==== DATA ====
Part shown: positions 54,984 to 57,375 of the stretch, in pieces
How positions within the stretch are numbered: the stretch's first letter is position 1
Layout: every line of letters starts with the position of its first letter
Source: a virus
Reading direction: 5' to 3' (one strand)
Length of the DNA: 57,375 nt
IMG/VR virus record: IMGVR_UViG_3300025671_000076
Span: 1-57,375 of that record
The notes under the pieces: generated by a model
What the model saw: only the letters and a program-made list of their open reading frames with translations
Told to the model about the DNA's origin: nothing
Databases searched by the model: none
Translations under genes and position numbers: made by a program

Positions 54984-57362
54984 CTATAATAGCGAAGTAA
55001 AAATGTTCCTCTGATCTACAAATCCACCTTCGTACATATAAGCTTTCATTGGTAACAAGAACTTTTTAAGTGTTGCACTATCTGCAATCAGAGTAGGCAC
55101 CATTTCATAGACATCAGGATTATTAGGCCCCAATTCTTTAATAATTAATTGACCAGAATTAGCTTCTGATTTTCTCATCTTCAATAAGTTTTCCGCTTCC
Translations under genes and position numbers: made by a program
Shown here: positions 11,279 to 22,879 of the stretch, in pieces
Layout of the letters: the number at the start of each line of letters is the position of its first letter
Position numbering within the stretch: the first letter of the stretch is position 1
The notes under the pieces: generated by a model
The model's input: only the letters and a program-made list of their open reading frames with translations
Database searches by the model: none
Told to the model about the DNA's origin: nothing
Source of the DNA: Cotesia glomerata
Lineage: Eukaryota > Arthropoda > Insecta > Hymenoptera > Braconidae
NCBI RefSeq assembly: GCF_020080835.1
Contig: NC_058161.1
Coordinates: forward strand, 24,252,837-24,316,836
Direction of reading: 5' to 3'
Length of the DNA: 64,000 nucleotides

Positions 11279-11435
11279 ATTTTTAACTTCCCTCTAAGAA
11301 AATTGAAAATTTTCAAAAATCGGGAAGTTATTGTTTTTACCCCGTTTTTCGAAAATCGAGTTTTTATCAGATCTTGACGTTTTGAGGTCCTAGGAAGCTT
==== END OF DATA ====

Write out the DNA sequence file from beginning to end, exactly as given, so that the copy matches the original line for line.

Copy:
Part shown: positions 54,984 to 57,375 of the stretch, in pieces
How positions within the stretch are numbered: the stretch's first letter is position 1
Layout: every line of letters starts with the position of its first letter
Source: a virus
Reading direction: 5' to 3' (one strand)
Length of the DNA: 57,375 nt
IMG/VR virus record: IMGVR_UViG_3300025671_000076
Span: 1-57,375 of that record
The notes under the pieces: generated by a model
What the model saw: only the letters and a program-made list of their open reading frames with translations
Told to the model about the DNA's origin: nothing
Databases searched by the model: none
Translations under genes and position numbers: made by a program

Positions 54984-57362
54984 CTATAATAGCGAAGTAA
55001 AAATGTTCCTCTGATCTACAAATCCACCTTCGTACATATAAGCTTTCATTGGTAACAAGAACTTTTTAAGTGTTGCACTATCTGCAATCAGAGTAGGCAC
55101 CATTTCATAGACATCAGGATTATTAGGCCCCAATTCTTTAATAATTAATTGACCAGAATTAGCTTCTGATTTTCTCATCTTCAATAAGTTTTCCGCTTCC
Translations under genes and position numbers: made by a program
Shown here: positions 11,279 to 22,879 of the stretch, in pieces
Layout of the letters: the number at the start of each line of letters is the position of its first letter
Position numbering within the stretch: the first letter of the stretch is position 1
The notes under the pieces: generated by a model
The model's input: only the letters and a program-made list of their open reading frames with translations
Database searches by the model: none
Told to the model about the DNA's origin: nothing
Source of the DNA: Cotesia glomerata
Lineage: Eukaryota > Arthropoda > Insecta > Hymenoptera > Braconidae
NCBI RefSeq assembly: GCF_020080835.1
Contig: NC_058161.1
Coordinates: forward strand, 24,252,837-24,316,836
Direction of reading: 5' to 3'
Length of the DNA: 64,000 nucleotides

Positions 11279-11435
11279 ATTTTTAACTTCCCTCTAAGAA
11301 AATTGAAAATTTTCAAAAATCGGGAAGTTATTGTTTTTACCCCGTTTTTCGAAAATCGAGTTTTTATCAGATCTTGACGTTTTGAGGTCCTAGGAAGCTT